Single arm push-ups are going to be plenty challenging for most people and doing 20+ reps is likely out of the question and a bridge you can cross once you get there (e.g., wearing a weighted vest).
Most people don’t need to worry about the number of reps at this point. Just focus on good form and pushing yourself to get as many single arm push-ups as you can.
Sets and Reps
Here are our sets and reps recommendations for single arm push-ups depending on the goal. Note: try to take each set to failure.
- Strength: 4 sets x 3-5 reps
- Hypertrophy (muscle growth): 3 sets x 8-12 reps
- Hypertrophy and muscle endurance: 2 sets x 15+ reps
Push-ups are chest-focused exercise. But make no mistake… they work many more muscles in your upper body including the biceps and forearms believe it or not. Learn about every muscle involved in single arm push-ups.
- Pectoralis Major Sternal Head – Also known as the lower chest, the pectoralis sternal head is a separate section of muscle fibers that assist in pulling the arms downward.
- Pectoralis major clavicular head – clavicular or upper portion of the chest causes flexion of the extended arm.
- Triceps brachii – The triceps is a three-headed muscle on the back of the upper arms. They primarily function to extend the elbow and help support the body’s weight during push-ups, bodyweight exercises and weighted presses.
- Deltoids anterior – The deltoid anterior or front deltoids is one of the three heads that make up the shoulder muscles. This muscle is involved in arm flexion, stabilizing the arm while the deltoid lateral abducts the arms (raise the arm away from the midline of the body). It also works with the pectoralis major to flex the arm when walking.
- Core muscles – The core consists of several muscles – abs (curls the pelvis and rib cage toward each other), obliques (located on either side of the abs and rotate the torso), deeper core muscles (transverse abdominis and internal obliques draw the belly button to the spine and stabilize the trunk), back extensors (allow us to stand up straight from a bent-over position and lean backward). If you want to do single arm push-ups your core needs to be fully activated.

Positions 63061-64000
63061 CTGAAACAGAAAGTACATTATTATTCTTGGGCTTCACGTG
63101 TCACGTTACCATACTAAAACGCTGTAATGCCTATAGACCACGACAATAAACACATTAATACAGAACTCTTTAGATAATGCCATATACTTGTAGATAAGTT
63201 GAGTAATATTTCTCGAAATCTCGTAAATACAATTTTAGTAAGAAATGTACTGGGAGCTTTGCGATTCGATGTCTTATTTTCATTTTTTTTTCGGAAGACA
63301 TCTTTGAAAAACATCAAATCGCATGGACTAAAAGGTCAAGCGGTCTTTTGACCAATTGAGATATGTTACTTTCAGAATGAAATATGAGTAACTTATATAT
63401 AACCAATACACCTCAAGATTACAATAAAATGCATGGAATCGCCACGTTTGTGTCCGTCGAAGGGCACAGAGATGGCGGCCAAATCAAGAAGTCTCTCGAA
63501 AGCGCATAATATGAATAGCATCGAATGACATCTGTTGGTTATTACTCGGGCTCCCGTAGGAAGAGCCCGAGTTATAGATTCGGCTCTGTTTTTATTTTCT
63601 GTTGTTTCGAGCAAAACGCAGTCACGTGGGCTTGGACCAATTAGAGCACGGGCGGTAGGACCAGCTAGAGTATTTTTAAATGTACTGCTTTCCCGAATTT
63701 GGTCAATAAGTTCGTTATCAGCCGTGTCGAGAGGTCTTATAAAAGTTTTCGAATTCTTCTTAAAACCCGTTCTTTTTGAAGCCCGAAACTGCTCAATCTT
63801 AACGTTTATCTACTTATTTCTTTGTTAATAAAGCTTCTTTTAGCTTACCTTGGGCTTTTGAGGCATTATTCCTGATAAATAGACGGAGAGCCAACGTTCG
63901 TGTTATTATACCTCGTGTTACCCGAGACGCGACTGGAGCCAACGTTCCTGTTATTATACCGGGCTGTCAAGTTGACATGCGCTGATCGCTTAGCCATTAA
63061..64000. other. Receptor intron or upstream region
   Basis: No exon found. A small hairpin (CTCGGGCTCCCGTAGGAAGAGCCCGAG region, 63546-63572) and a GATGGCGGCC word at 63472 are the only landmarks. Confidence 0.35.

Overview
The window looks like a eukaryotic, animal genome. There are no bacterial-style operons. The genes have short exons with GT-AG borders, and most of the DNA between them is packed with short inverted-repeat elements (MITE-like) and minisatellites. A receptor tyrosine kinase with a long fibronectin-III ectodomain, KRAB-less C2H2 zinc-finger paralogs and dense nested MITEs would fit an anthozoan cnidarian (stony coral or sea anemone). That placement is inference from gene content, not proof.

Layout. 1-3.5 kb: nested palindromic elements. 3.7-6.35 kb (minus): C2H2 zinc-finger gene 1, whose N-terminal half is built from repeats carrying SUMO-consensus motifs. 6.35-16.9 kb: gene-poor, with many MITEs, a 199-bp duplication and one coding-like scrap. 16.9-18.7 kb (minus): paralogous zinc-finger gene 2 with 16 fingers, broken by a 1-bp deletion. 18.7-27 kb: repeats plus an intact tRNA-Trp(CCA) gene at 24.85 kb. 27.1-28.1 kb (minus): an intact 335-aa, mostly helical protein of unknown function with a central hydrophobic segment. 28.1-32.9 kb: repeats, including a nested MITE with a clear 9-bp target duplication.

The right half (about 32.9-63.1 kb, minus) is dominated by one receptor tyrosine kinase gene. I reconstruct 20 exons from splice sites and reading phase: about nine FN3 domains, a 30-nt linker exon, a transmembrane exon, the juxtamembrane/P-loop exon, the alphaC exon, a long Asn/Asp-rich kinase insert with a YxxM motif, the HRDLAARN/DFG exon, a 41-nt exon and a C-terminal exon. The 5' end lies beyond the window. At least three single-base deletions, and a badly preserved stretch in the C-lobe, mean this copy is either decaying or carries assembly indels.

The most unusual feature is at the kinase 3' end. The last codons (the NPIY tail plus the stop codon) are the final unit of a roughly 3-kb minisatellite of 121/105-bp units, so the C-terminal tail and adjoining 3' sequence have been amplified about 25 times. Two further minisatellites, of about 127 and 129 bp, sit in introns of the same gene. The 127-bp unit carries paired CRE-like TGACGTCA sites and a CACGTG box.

- Biceps brachii or biceps for short is a two-headed muscle located on the anterior or front of the upper arm. The biceps crosses the elbow and shoulder joint and therefore functions at both ends, although its primary function is at the forearm end where it supinates and flexes the elbow.
- Brachialis – The brachialis is located deep to the biceps muscle on the outer portion. It’s a pure elbow flexor that gives width to the upper arm when developed. While this muscle isn’t visible on most people, when well-developed on a leaner individual, you can see it poking through the outer upper arms between the biceps and triceps. The brachialis does add some extra size to the upper arms and can help to fill out those sleeves just a little more.
- Brachioradialis – The brachioradialis is a muscle located in the lateral forearm. It’s an elbow flexor and forearm supinator and pronator. Pulling movements and rows work this muscle.
Hopefully this guide was able to help you get your first single arm push-up but if not, keep developing your pressing strength with more challenging two arm push-up variations and a progressive chest training workout routine. This pec building variation is within arms reach (literally) for those who desire to be a part of the elite, and you can proudly add it as part of your advanced chest workout routines!